Vaccines are one of the biggest public health success stories in the world. They have contributed to a significant reduction in loss of human life over the past century. They have reduced the economic burden of disease on countries around the world. Yet, in recent years, there has been increasing skepticism about their importance and effects. As a result, well-meaning parents, who believe themselves to be acting in the best interest of their children, are declining to have their children vaccinated and leaving them vulnerable to devastating illnesses.
In countries like The Bahamas where immunization rates are high, many vaccine-preventable diseases don’t have the visibility they had in decades past and many parents don’t see or hear about actual cases and just how dangerous these diseases can be. This, in addition to widely accessible conflicting and often inaccurate information about vaccines, has contributed to a decline in early childhood vaccination rates over the past decade. With the decline in vaccination rates, the world is witnessing a re-emergence of deadly diseases once thought to have been eradicated. There have been deadly outbreaks of measles and polio in developed countries within the past few years.
April 24-30 is World Immunization Week – an initiative by the World Health Organization (WHO) geared toward raising awareness of the importance of vaccines in preventing a myriad of infectious diseases and emphasizing their role in improving public health globally. The WHO and public health professionals around the world use this week to raise awareness, dispel myths, and educate parents in the interest of public health.
What we’ve observed as healthcare professionals is that a little misinformation can go a very long way with potentially devastating consequences. It’s important that parents are armed with correct information, so that they can make decisions that are truly in the best interest of their child.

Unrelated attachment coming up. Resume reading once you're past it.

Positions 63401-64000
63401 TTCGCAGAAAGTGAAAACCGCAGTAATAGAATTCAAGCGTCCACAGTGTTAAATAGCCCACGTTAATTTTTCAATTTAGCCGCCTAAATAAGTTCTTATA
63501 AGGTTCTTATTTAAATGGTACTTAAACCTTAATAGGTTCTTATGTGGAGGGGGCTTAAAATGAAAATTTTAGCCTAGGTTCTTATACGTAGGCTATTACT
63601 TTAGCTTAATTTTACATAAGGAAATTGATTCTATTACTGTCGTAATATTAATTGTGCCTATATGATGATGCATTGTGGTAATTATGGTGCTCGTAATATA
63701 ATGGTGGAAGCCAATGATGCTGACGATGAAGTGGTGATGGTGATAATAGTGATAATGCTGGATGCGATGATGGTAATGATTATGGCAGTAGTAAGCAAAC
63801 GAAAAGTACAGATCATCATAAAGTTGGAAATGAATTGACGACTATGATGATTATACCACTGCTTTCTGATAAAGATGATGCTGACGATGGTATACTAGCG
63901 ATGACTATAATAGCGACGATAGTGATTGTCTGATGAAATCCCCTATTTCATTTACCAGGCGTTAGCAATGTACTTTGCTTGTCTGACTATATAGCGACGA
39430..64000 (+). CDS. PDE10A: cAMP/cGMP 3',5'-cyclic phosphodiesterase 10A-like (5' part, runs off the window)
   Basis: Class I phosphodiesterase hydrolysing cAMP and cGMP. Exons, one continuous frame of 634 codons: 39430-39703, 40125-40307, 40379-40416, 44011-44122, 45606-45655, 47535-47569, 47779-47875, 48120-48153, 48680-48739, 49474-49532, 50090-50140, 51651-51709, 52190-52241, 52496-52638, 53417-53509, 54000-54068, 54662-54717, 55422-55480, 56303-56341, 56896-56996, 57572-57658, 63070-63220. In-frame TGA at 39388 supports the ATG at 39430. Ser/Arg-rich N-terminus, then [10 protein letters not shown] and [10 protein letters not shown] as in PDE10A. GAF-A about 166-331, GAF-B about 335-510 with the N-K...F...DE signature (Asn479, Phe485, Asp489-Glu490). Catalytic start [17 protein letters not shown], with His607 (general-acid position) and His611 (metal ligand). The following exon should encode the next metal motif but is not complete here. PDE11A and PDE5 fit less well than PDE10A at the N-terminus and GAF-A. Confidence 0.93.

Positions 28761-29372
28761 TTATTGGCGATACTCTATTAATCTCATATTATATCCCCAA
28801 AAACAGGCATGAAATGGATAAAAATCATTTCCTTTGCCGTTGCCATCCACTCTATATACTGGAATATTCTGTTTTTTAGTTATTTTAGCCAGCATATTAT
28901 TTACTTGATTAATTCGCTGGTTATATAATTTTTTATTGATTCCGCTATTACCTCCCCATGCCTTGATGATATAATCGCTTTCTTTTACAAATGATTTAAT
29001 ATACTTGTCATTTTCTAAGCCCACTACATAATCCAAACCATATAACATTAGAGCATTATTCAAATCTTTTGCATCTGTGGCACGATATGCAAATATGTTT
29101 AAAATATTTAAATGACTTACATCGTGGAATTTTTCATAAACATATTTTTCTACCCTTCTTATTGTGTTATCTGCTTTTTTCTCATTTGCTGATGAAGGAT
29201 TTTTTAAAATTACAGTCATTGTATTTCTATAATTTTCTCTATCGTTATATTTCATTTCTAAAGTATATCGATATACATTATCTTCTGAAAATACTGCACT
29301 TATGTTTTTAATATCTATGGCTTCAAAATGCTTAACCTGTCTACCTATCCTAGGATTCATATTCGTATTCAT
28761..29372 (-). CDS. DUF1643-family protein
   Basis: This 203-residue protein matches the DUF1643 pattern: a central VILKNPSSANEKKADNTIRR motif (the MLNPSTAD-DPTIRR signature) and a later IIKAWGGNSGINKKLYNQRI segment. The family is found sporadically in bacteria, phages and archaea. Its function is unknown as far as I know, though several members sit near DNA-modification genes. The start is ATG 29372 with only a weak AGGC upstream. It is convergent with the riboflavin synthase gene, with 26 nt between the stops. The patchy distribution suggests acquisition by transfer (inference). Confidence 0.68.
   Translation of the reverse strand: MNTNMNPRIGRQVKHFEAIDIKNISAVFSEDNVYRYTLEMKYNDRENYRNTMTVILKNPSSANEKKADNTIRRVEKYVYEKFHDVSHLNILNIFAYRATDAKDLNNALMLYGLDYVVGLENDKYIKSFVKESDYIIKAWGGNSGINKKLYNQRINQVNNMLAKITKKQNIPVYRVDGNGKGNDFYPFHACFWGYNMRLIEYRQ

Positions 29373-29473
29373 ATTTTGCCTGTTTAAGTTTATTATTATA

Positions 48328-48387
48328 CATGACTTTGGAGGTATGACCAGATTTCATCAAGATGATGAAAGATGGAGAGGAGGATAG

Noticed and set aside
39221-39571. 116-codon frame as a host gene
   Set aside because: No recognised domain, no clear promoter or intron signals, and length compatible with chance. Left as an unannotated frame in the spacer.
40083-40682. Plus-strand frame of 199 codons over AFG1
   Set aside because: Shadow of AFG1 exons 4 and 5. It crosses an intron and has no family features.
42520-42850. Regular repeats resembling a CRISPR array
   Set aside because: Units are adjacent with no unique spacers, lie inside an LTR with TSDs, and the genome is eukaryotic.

One of the major concerns voiced by parents is whether or not vaccines are safe. The short answer is yes, they are. Vaccines, like all other medicines and therapies, have a potential for side effects. The most common ones are fever, pain and swelling at the injection site. Some have been associated as a rare occurrence with the development of self-limiting rashes. Others have elicited allergic reactions in children who may be allergic to components used in developing the vaccine. The important thing to note is that none of these effects are life-threatening and that all vaccines undergo rigorous testing for safety and efficacy before being used on the general public.
Some parents and anti-vaccine activists promote the idea that natural immunity is healthier and more effective than vaccine mediated immunity. However, vaccines allow the recipient to build immunity without the damaging effects that vaccine-preventable diseases can have. These diseases can cause serious health problems and can even be life-threatening. For example, Haemophilus influenzae type b (Hib) can cause intellectual disability and measles can lead to death. All of these effects can be avoided by simply getting vaccinated.
Perhaps the most persistent myth regarding vaccines over the years is that vaccines cause autism. This claim can be traced back to a discredited and retracted 1997 study that falsely linked the measles, mumps and rubella (MMR) vaccine to autism. Unfortunately, this flawed study incited a storm of misinformation that persists as a dark cloud over the medical community and an impediment to public health today. Hundreds of studies across the globe have since shown that there is no connection, yet a 2016 study in the United States revealed 16.5 percent of parents or primary caregivers of autistic children still believe that vaccines caused their child’s autism.
While a majority of parents recognize the importance of vaccines in the overall health and well-being of their children, the steady flow of misinformation over the years has resulted in a slow decline in vaccination rates that could be detrimental to public health. Vaccines are not the enemy, misinformation is. If you have questions about vaccines, their safety, or their efficacy, the best place to start is by having a conversation with your child’s pediatrician. Remember, we’re here to help you raise happy and healthy kids.
• Dr. Tamarra Moss is a pediatrician committed to helping you raise happy and healthy kids. You can find her at Dr. Carlos Thomas & Pediatric Associates in New Providence, Lucayan Medical Center in Grand Bahama, or on Instagram @mykidsdoc242.